Occasionally there will be bruising and patients may need to use makeup to help hide it. There are little bumps at the injection sites that settle down within an hour of treatment. This is the fluid that is absorbed. Botox® injection can be done over a lunch hour.
Although practitioners have recommended limiting activity and bending over for a few hours after injection, this does not have a scientific basis. I do not recommend any limitations on activities after injection.
Some doctors recommend that patients actively contract their muscles after treatment. The theory is that this will help the nerve endings take up the toxin. Whether this really happens is an open question. I don't instruct my patients to do this.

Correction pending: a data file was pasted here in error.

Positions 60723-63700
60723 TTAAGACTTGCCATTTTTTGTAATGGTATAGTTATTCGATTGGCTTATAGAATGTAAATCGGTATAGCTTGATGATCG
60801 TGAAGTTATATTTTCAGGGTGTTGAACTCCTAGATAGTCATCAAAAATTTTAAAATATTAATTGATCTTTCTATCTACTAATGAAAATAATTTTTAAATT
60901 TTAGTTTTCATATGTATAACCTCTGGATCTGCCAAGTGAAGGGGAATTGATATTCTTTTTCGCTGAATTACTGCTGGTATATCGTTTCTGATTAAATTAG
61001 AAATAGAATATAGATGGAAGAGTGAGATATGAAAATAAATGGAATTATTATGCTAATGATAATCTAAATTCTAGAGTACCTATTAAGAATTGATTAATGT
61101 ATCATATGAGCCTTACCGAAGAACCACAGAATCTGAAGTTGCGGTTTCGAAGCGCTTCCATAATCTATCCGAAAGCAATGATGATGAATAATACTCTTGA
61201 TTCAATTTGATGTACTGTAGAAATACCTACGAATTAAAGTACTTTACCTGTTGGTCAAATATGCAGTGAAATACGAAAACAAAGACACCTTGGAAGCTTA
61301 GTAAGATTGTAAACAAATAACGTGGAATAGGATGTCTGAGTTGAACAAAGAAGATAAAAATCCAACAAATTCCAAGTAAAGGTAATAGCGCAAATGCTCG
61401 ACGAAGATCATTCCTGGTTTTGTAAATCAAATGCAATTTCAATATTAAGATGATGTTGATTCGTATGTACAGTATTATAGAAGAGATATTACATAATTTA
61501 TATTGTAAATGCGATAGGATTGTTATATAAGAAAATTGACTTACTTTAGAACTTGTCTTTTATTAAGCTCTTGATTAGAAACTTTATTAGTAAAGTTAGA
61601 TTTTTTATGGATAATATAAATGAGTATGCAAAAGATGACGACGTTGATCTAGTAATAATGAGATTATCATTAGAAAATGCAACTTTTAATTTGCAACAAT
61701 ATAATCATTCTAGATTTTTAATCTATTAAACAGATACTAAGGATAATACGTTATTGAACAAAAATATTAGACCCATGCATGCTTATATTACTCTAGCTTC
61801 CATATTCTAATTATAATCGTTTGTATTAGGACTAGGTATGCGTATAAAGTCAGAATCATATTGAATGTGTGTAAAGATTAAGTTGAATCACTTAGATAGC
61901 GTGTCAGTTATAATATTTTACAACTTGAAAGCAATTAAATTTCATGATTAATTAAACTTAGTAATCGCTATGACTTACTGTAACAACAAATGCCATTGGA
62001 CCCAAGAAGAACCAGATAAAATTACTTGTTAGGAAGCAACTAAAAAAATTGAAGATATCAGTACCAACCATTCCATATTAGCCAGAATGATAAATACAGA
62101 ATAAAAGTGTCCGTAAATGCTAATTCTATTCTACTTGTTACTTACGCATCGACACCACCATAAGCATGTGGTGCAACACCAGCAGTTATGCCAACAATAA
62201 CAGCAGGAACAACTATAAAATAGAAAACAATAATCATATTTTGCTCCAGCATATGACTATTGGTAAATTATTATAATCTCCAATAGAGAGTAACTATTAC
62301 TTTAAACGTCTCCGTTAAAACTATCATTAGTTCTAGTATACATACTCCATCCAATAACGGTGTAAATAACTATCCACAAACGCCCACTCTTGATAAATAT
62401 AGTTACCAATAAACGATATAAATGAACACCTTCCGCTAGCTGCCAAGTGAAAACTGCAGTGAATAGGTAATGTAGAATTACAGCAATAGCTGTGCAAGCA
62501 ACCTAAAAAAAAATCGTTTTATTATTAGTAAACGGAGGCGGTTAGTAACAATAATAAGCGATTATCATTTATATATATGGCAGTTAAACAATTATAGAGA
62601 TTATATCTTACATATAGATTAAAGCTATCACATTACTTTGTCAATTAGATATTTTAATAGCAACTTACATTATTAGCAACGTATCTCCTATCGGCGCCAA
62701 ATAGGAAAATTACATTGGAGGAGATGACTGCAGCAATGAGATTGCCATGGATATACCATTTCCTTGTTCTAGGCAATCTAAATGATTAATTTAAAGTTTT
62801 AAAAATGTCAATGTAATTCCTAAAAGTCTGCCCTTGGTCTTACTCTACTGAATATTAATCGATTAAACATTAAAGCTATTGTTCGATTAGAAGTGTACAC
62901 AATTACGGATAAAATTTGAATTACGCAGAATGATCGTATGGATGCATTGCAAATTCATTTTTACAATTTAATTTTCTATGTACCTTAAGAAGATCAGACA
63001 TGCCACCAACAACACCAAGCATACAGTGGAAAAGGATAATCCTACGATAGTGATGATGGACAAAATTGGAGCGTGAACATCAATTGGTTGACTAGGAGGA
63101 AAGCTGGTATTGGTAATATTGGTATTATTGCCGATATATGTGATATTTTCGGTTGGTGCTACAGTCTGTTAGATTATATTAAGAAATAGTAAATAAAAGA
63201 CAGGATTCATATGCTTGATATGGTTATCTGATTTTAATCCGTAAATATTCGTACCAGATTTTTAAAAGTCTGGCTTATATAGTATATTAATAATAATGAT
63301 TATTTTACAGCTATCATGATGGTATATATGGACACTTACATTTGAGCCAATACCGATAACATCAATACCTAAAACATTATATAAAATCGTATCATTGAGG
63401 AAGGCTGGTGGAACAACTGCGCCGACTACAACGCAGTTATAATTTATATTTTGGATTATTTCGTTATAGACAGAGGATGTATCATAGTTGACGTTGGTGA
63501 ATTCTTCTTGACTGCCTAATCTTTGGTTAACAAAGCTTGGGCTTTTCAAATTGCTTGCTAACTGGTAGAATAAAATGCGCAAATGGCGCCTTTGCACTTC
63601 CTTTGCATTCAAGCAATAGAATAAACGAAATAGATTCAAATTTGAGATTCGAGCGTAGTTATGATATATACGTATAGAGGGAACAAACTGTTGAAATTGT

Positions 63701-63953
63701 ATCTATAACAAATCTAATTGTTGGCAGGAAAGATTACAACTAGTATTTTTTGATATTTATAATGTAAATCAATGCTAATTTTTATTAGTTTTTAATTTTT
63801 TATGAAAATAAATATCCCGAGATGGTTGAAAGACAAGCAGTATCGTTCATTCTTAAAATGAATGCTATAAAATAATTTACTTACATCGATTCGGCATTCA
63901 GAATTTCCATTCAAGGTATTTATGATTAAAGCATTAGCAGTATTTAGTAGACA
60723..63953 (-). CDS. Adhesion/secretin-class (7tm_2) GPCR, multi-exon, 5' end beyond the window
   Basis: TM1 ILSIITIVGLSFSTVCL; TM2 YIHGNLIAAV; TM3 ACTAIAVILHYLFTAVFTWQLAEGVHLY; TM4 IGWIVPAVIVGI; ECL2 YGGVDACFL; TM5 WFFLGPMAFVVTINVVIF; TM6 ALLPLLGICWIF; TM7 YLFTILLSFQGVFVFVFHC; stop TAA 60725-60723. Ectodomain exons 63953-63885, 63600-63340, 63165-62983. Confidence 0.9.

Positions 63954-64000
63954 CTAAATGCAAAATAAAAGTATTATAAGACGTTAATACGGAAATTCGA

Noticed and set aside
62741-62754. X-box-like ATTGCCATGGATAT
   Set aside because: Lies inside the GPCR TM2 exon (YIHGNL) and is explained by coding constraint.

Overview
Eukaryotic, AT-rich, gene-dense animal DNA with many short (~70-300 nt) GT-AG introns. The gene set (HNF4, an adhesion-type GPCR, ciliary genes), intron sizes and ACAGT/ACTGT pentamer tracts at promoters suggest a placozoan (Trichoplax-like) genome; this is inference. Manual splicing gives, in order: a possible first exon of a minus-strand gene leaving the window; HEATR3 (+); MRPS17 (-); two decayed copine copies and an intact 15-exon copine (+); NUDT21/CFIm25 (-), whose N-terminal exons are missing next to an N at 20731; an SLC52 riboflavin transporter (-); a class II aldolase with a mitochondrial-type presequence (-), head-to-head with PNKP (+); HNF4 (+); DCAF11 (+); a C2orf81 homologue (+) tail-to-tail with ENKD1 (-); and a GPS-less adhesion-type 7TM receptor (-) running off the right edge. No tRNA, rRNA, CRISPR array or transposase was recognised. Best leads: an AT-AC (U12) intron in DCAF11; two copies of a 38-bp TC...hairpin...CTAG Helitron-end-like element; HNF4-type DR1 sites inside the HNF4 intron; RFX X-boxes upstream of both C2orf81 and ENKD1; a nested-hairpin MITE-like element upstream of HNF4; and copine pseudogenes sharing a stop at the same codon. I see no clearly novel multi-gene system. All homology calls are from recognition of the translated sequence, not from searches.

"Can I have a facial right after having Botox®?"
It is generally recommended that the areas not be massaged after injection to limit possible diffusion of the Botox so it does not get taken up by adjacent muscles, such as the muscle that elevates the upper eyelid ("levator palpebrae superioris"). It's preferable to have the facial (or microdermabrasion) first, then Botox®.
Resistance to Botox®
Some patients may be resistant to Botox® treatments, possibly due to the development of antibodies. I have encountered this in a single patient whose corrugator function is resistant to Botox® injection.